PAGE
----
I'm hoping to get Ricard Sole on the show soon. And one of the things that I wanna talk with him about is that he has this whole idea about engineering synthetic cells to help sort of terraform our planet to fight runaway climate change. And you have also talked about the idea of life bombs being able to drop cells and like seed biosphere and this kind of thing. So I'm curious how have you thought through these questions about public concerns about the implications of your work and the possibility of unintended, but were it ever to happen everyone would be like, I told you so, so yeah, you're the expert here. Why should I not be worried about this?

Kate Adamala (58m 51s): First, you shouldn't be worried about this because we're not that good at it. I would love if my synthetic cells had the potential to leave the island and replicate on the main land  just by some of kind of beets, but they can't, They're too primitive, they're not good enough to do that right now and they won't be good enough for a very long time. And the simple reason is that there is a lot of competition. Life had 4 billion years to basically test every single competition scenario under these conditions.

And we're making those fake cells in the lab that are not good at pretty much anything. So even when they self-replicate, they'll not be robust. And that is a bug and a feature. It's a bug because I would them to be more robust. But it's a feature because in competition with any highly evolved cell, the synthetic cells are meat. They will just be eaten, they have absolutely no chance. And there is no way to build robustness like that into synthetic cells the way we make them right now because we don't have 4 billion years.

And so we can't test every scenario. We can't have those synthetic cells compete under every possible condition. So for example, when you think about biomedical applications, the cells that would be injected into a patient will just not have any self- replicating machinery. So it's not like a kill switch when you take away one thing that's needed for replication, it's no circuits at all. No switch is needed because the circuit doesn't exist.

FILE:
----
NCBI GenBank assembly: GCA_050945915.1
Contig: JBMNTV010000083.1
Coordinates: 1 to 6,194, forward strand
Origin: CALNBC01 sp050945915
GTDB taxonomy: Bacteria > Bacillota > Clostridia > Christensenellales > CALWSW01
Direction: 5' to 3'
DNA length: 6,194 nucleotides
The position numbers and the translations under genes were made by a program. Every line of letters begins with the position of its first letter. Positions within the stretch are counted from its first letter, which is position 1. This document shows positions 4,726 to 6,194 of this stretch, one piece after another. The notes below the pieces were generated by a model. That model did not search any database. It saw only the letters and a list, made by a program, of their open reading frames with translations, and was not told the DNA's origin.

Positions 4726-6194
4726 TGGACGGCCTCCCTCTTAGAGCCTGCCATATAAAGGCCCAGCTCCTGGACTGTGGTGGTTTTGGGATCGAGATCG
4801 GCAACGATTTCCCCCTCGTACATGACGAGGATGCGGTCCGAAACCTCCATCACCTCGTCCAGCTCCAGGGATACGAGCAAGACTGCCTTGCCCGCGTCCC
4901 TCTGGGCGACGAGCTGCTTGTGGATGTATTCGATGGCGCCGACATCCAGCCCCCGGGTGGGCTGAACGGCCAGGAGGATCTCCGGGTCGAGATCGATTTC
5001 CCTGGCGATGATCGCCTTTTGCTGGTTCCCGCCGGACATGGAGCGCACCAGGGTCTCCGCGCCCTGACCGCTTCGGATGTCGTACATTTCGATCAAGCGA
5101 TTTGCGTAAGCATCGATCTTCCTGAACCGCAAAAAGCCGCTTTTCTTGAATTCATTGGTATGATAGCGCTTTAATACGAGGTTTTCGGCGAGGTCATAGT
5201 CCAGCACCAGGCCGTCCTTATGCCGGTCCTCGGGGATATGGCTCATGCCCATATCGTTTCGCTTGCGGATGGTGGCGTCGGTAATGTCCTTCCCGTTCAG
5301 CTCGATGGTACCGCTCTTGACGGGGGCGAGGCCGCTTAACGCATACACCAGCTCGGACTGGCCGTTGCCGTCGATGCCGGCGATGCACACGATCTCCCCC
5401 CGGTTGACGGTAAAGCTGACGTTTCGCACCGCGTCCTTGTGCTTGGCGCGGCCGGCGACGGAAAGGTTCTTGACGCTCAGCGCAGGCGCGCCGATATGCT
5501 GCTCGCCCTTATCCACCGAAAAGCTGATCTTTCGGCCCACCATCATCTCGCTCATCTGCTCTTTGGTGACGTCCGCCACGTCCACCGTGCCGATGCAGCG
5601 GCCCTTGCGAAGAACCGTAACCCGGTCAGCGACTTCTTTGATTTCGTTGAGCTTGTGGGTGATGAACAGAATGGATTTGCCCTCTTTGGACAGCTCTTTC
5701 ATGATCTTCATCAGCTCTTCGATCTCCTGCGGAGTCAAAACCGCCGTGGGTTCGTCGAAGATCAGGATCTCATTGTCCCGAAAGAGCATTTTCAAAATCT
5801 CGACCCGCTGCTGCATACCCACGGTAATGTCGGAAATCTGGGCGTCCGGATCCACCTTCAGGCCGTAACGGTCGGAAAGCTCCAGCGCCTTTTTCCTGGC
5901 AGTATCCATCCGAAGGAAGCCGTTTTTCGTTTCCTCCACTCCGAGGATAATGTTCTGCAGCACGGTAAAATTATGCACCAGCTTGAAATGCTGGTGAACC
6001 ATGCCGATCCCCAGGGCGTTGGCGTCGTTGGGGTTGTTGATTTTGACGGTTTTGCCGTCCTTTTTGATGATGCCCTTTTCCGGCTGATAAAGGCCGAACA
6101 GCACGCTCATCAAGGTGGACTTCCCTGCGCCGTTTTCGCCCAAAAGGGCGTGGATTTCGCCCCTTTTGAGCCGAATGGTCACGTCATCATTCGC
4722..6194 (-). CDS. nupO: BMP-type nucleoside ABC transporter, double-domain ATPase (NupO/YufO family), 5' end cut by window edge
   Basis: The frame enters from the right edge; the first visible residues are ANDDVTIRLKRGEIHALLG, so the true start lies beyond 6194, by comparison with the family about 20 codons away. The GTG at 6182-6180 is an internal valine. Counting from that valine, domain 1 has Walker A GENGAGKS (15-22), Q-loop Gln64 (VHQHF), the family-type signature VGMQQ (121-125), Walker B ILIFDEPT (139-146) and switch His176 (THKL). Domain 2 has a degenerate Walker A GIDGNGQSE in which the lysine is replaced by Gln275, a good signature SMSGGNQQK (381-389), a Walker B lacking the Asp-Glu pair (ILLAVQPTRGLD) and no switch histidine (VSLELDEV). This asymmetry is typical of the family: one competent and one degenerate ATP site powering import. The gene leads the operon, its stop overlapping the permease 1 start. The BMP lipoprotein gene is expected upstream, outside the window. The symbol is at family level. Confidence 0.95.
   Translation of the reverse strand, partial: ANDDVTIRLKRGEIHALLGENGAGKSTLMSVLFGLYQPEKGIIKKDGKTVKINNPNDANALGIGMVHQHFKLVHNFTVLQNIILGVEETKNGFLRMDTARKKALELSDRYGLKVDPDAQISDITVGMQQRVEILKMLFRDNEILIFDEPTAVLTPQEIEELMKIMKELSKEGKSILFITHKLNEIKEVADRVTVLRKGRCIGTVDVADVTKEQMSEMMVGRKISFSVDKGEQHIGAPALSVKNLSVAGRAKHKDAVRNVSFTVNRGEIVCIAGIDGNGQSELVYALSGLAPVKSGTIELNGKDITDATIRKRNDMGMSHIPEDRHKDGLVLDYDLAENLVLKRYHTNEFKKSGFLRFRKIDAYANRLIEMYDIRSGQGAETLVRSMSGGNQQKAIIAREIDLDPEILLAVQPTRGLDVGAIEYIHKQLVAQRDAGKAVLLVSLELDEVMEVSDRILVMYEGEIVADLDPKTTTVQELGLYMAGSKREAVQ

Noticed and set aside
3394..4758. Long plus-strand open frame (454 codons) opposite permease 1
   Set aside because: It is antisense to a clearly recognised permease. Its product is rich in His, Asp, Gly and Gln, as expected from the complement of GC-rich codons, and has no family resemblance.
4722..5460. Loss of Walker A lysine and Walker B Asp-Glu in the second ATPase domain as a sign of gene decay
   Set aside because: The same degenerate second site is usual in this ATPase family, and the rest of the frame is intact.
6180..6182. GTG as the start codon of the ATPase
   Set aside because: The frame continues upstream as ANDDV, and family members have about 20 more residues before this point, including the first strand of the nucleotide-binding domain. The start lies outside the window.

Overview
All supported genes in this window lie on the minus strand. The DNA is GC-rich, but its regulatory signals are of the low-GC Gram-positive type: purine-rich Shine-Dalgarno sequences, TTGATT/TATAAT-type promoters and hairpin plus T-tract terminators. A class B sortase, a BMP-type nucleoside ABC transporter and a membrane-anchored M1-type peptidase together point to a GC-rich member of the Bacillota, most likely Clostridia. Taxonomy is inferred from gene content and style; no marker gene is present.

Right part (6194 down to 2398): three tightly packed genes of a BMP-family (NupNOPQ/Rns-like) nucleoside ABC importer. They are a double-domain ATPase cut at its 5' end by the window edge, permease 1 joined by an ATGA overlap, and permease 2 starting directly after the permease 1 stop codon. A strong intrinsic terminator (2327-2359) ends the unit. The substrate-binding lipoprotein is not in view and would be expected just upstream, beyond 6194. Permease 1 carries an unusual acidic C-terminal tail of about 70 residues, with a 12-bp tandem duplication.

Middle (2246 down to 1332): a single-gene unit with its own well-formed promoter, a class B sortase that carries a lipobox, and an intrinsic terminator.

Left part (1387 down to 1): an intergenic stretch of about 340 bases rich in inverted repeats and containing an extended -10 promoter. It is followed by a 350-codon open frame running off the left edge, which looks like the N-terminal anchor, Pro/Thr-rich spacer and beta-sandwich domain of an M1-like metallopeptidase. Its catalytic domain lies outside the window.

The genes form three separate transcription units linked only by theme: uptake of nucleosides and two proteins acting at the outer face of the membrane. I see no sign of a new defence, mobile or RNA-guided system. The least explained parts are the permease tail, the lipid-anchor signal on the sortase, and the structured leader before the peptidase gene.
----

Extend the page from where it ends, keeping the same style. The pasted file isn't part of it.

They don't have anything that's needed for replication. So there is no way in hell they can replicate because they just don't have that hardware to work with to even start developing replication. And then when you think about building, for example, terraforming tools for Mars, they would be optimized and there's such different conditions that they probably wouldn't even be able to survive on earth no matter how hard we try. And then any kind of bio reactor that we release into the environment, the biggest danger of that is not that that bio reactor will self-replicate and go on, it'll be that it'll pass on its genes, at least some of it genes.

And that's a valid concern. And for that we're working on right now on designing those circuits, on designing those kinda genomes in a way that this horizontal gene transfer doesn't happen. And that's something that our community works on. That's kind a big bio safety biosecurity focus on our work is how to make those guys stay in their lane how to make them not spread their good and that draws heavily from other GMO research people that made other genetically modified organisms that have been released to the environment.

You know, we had those conversations ever since ice minus and the world haven't ended so far.

Michael Garfield (1h 1m 48s): That all makes sense up to the point. But past performance doesn't guarantee future results. And given that your work is, you know, there's something kind of recursive going on here where you know, you're identifying the primitives for evolutionary arms races. Like you're seeing the inkling or the prequel to that and being alive at a time of extraordinary rapid change. You know, like talking with Geoff West about the way that the social reactors of cities lead to these increasingly accelerated innovation crisis cycles.

He's really worried we're not going to be able to avoid collapse. And you know, the red queen evolutionary arms race thing does seem to accelerate. It brings you closer to the edge of the cliff faster. And so I'm curious maybe not so much in the way that we were just addressing this, this problem with this the kind of lifelike but non-living synthetic cells. But in terms of the success of finally being able to reproduce all of the conditions of and actually make something that's alive and then you know what that's gonna mean when that becomes a part of the ubiquitous technological toolkit for our species.

And you have, it's sort of like akin to the crisper question, right? When you have like armies of people that are trying to pollute the ecosystem with competing gene drives, you know? How do we think ethically about that kind of question?